http://dx.doi.org/10.1016/j.meatsci.2016...
; Wang et al., 2022aWang, X. H., Deng, Y. H., Sun, J. S., Ding, Y., Liu, Y., & Tian, T. (2022a). Unraveling characterizations of bacterial community and spoilage profiles shift in chilled pork during refrigerated storage. Food Science and Technology (Campinas), 42, e80321. http://dx.doi.org/10.1590/fst.80321.
http://dx.doi.org/10.1590/fst.80321...
). During storage, the color of Group N gradually turned from bright red to dark red since the 4th day and with a slight rancid smell. The color of Group C became grey and there was a slight pungent rancid smell on the 6th day. In contrast, the color of Group CPC kept bright red and had no spoilage phenomenon until the the 7th day.

Figure 4
The appearance of fresh beef within 7 days during storage at 4 °C. Group N: without coating, Group C: chitosan coating, Group CPC: chitosan/γ-polyglutamic acid/curcumin coating.

Furthermore, the changes in color parameters L, a∗and b∗values of beef during storage at 4 °C are shown in Table 2. The L, a∗ and b∗ values of Group CPC were always significantly higher (p < 0.05) than that of Group C. The a* value was the red value of meat, which was mainly affected by the color and oxidation state of myoglobin in meat and is associated with consumer defined beef color acceptability. As shown in Table 2, the a∗ value of Group CPC maintained 24.08 on the 7th day, suggesting a desirable color acceptability. In contrast, the a∗ value of Group N was 14.61 on the 6th day, suggesting an undesirable color acceptability. The results revealed that the chitosan/γ-polyglutamic acid/curcumin edible coating effectively maintained the beef color, which was conducive to freshness maintenance.

Table 2
The changes in color values of beef within 7 days during storage at 4 °C.

Quality of fresh beef during storage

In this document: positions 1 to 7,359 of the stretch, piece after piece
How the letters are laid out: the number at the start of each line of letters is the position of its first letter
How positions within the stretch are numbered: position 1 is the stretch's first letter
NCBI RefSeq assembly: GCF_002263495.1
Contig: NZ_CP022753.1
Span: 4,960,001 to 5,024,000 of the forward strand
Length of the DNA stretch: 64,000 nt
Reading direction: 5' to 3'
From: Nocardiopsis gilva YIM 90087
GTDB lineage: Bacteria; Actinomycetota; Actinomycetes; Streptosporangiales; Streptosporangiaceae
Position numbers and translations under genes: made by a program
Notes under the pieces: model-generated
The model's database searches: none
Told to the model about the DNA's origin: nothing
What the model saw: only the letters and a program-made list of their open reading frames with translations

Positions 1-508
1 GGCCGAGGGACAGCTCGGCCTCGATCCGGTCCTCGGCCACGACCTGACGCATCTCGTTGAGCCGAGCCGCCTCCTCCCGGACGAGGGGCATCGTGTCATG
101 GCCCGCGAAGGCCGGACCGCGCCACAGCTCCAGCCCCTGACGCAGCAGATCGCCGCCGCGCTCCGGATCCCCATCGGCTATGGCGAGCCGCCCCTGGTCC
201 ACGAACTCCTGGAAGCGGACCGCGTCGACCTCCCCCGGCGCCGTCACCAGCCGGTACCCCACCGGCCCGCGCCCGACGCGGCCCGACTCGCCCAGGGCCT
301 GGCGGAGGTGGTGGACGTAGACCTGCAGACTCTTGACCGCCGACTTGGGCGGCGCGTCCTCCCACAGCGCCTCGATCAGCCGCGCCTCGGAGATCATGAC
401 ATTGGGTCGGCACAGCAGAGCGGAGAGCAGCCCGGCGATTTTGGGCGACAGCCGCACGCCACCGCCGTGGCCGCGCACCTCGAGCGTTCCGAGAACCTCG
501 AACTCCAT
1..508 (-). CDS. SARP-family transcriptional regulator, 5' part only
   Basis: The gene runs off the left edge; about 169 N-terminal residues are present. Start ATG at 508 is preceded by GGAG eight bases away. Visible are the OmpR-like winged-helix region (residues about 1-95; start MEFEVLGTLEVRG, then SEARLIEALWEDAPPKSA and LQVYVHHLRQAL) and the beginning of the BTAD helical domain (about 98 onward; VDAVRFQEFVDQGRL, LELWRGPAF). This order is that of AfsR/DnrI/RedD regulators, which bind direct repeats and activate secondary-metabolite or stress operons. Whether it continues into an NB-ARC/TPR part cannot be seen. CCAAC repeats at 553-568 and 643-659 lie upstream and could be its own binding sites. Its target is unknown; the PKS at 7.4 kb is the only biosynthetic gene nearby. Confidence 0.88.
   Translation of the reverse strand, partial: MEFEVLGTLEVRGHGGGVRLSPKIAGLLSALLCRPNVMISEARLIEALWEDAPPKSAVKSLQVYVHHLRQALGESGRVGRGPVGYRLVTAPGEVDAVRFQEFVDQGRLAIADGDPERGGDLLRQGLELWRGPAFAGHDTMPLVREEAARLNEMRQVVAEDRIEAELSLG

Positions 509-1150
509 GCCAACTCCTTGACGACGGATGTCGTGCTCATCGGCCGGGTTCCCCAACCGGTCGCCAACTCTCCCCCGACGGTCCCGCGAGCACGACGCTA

The quality of fresh beef coud be reflected by some physical, chemical and microbial parameters such as weight, pH, TVB- N, and total viable counts. The freshness of beef could be evaluated by pH, which can be divided by the first degree (pH within 5.8-6.2) and the second degree (pH within 6.2-6.4). As shown in Figure 5A, the pH values of Group C increased markedly with the storage times extend, and increased from the initial 5.52 to 5.95. In contrast, the pH values of Group CPC maintained at a stable level (5.52-5.31) within the initial 5 days, and the pH values increased to 5.72. The results revealed that the chitosan/γ-polyglutamic acid/curcumin edible coating effectively maintained the pH value, which was conducive to freshness maintenance. The changes in water-holding capacity of Group C and Group CPC during storage are shown in Figure 5B. The drip loss both in Group C and Group CPC significantly increased (p < 0.05) with storage time extension, in which the drip loss of Group CPC was lower than that of Group C at each time point of storage. The TVB-N concentration of Group C and Group CPC increased with storage time extension as shown in Figure 5C. The TVB-N concentration of Group N exhibited the highest rate of growth from 5.90 mg/100 g to 27.84 mg/100 g on the 7th day, and the TVB-N concentration increased up to 15.91 mg/100g on the 3rd day. In contrast, the TVB-N level of Group CPC was lowest among the three samples and still maintained 11.53 mg/100g on the 7th day. As shown in Figure 5D, the total viable counts in Group N had a slight increase within 3 days and then sharply increased to 8.11 lg CFU/g on the 6th day, suggesting that the sample has been seriously spoilage. Compared to Group N and Group C, the Group CPC presented good microbial quality with 5.75 lg CFU/g on the 6th day. Based on the results, the chitosan/γ-polyglutamic acid/curcumin edible coating could effectively prolong the shelf life of fresh beef.